#truelove #allowing #dating
My cousin is graduating from law school next month, and I was rolling tires over broken bottles. Nobody warns travelers that the world doesn’t stop spinning when they leave home.
My sister is moving in with her boyfriend and has received three promotions. My mother tells me it’s not a race. This is what all mothers say when you are losing a race.
My former roommate’s dog now cuddles with the dude who’s subletting my room and sleeping in my bed. He promised to leave on my bed bug mattress cover, but I suspect his evening activities are tainting the first real piece of furniture I ever purchased.
Who needs the dog that I spent years bonding with? I resolved as I wobbled my bike through gritted teeth. My bicycle skills peaked when I had training wheels, and my coordination and confidence have been on a downward spiral ever since.
I was biking through Hobart in Tasmania, Australia to feed orphaned kangaroos and see endangered Tasmanian devils at a wildlife sanctuary. My friend warned: “There is no physical way to bike from here to the wildlife sanctuary,” but I was car-less and really wanted to pet some kangaroos.
I laughed at my friend’s warning as a smoothly paved bike path wound alongside the Derwent River. The British first established a settlement on this river in 1803, although Aboriginal people inhabited the land for thousands of years prior. Cottages now sat embedded in green and yellow-flecked mountains, as grayish blue clouds bruised the sky.
Then the path stopped. There were no signs. A road simply crossed in front of it, and the path was gone. The road curved towards a bridge with train tracks and no bike path. I asked a chips (“fries” in America) stand owner, who reassured me the train only passed by infrequently.
I dismounted the bike and shoved it along the tracks, hoisting it up over sharp stones and smashed bottles. Should a train rip through, I mapped out a plan to hurl myself into the river rather than into bridge traffic.
The bridge spit out onto a highway, and I bumped over gravel hugging the shoulder as a horn blared past. I squinted, pretending I didn’t care that nobody wanted me on the highway, and for that matter, I didn’t care if my former roommate’s dog didn’t want me, either. I determined the dog in my local shared house would be my new best dog. Even if he hides when I enter the room. I took him on a nice long jog recently. He was dragging a bit and went on strike refusing to budge in the middle of the street, but I thought we both had a nice time.
I made the decision to travel, and I feel very fortunate that I can follow this dream. But in my pursuit, I have at least temporarily ceded other elements of life that I also value.
I offer my parents’ address as my permanent residence for wedding invitations while conducting a cost-analysis of each friendship:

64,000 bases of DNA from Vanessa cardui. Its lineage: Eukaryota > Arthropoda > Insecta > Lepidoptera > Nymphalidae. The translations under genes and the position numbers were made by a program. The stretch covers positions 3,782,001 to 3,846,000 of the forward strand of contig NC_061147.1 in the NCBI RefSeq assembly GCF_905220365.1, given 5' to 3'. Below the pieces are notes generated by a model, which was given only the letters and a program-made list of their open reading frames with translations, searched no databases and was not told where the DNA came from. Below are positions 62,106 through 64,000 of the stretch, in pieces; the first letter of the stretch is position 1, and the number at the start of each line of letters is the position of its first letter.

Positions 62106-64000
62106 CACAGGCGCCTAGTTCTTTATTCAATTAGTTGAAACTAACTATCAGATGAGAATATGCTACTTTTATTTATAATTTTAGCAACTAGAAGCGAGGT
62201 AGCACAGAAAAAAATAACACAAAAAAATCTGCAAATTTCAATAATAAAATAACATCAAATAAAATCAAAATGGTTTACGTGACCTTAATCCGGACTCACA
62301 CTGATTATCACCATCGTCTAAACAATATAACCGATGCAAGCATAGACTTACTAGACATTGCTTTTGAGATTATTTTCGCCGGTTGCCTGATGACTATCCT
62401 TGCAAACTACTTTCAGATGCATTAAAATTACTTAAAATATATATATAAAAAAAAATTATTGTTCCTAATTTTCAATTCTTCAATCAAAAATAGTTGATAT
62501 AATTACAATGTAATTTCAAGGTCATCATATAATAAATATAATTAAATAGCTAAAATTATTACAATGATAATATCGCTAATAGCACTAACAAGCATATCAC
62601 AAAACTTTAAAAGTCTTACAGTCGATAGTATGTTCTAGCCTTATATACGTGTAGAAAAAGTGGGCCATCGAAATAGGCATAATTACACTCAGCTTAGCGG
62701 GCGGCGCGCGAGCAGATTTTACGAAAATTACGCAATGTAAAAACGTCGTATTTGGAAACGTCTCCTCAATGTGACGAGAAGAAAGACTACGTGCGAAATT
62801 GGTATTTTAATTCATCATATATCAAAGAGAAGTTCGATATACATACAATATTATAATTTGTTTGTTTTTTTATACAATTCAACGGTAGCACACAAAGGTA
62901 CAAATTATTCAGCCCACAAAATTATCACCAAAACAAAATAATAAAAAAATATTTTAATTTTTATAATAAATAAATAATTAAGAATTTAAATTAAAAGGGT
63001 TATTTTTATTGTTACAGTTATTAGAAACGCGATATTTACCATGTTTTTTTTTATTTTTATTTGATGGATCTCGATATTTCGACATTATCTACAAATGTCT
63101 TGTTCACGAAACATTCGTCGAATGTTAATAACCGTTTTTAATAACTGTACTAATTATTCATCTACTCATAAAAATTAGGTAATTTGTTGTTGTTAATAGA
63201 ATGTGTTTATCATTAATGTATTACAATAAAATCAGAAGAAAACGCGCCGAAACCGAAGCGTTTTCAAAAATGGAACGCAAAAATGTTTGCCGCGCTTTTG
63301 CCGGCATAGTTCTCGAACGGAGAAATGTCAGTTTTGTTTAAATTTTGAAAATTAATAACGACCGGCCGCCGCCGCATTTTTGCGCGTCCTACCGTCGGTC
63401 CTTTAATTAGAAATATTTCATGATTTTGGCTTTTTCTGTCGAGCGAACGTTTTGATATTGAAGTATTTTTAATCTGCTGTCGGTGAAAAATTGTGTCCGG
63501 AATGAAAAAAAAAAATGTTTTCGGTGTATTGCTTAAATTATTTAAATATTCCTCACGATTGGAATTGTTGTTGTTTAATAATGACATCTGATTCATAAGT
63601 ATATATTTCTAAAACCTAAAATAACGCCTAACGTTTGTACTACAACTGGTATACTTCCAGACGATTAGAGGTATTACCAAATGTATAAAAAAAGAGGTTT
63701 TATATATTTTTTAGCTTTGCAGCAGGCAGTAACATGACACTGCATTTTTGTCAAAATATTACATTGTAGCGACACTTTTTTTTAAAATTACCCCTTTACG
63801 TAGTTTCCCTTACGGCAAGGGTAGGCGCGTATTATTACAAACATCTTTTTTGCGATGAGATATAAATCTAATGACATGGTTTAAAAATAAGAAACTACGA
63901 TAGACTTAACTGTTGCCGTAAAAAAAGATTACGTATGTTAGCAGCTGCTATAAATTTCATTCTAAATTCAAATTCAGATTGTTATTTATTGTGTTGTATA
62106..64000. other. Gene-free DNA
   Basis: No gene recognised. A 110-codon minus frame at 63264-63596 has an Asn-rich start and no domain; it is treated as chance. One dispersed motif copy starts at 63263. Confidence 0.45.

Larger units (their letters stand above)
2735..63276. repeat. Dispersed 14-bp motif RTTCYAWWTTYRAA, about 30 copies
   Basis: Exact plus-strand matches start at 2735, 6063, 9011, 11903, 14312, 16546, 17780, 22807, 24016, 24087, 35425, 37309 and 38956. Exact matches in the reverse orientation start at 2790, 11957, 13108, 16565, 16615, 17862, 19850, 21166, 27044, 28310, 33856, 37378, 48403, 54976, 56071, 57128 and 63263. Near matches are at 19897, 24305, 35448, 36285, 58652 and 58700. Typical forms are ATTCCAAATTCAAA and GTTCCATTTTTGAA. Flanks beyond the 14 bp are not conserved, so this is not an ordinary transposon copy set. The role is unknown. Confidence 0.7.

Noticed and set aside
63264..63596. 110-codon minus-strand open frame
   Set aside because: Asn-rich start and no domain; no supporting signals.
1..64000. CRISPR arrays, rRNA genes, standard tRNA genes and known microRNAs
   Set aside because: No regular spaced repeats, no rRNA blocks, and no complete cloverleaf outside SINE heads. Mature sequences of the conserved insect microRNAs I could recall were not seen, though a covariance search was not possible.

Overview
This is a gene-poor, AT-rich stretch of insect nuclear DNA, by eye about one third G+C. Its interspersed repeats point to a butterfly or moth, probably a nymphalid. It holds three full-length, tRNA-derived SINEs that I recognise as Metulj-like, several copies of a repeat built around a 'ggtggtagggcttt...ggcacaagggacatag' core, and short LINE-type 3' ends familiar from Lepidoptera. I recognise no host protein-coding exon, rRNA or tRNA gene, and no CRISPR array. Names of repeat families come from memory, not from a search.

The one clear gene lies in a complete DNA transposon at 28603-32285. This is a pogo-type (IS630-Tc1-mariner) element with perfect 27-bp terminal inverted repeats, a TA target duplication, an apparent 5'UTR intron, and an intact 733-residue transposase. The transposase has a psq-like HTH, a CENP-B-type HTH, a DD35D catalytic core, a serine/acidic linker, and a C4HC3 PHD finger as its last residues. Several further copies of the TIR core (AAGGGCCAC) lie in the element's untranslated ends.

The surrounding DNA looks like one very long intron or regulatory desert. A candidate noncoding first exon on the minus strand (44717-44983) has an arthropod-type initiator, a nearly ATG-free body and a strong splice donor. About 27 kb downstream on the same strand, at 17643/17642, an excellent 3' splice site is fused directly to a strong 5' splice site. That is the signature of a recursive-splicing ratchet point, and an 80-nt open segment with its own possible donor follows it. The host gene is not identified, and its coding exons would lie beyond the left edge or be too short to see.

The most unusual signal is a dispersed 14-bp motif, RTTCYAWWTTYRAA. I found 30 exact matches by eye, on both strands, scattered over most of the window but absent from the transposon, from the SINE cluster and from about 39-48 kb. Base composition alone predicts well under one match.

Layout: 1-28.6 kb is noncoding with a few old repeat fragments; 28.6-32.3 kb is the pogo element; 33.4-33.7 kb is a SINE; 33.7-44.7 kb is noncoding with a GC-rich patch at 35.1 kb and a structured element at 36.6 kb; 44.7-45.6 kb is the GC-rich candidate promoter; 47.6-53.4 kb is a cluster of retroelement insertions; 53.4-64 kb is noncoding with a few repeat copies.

Do 55 late night talks over pizza + 300 morning runs together = $800 plane ticket + 48 hours recounting good old days – 47.5 hours when she’s with other guests + 20 seconds of tearful joy watching her march into marital bliss?
My friends have babies and I click the “Like” button on Facebook instead of meeting the infants to awkwardly grip them like a football.
Other friends are graduating from medical school and law school. They are real, live adults, the doctors and lawyers we said that we’d become when we grew up. They’re framing diplomas while I’m cramming plane tickets into my pocket for a yet-to-be-made scrapbook.
At least I have my parents. They still email. The subject lines begin with a person or dog’s name. Each is a reminder to wish the person/dog a happy birthday, or informing me that the person/dog is dead.
My best friend is in photos with other people. Almost as if she has other friends? She is having fun even though I am missing?? She even looks… happy.
Who needs an old best friend when I can have a new best friend?! I decided it would be my coffee shop barista, so I spent $3.50 daily on her recommended “flat white” to build our relationship. I dropped a 50 cent coin in the tip jar every day because they are big and loud-sounding coins. I was finally ready to invite her out on a friend date, and I asked, “What are you up to this weekend?” She replied, “My best friend and I are going shopping.” I decided then that the barista couldn’t be my best friend, not, of course, because she already had a best friend, but simply because I hate shopping.
I left to travel selfishly assuming I would grow, while those I was leaving would sit on a back burner, simmering until I returned.
Except that I’m a terrible cook, and when I simmer something, it burns or boils into mushy oblivion. In this case, my friends have baked into more fully formed humans even though I was trying to keep them on ice.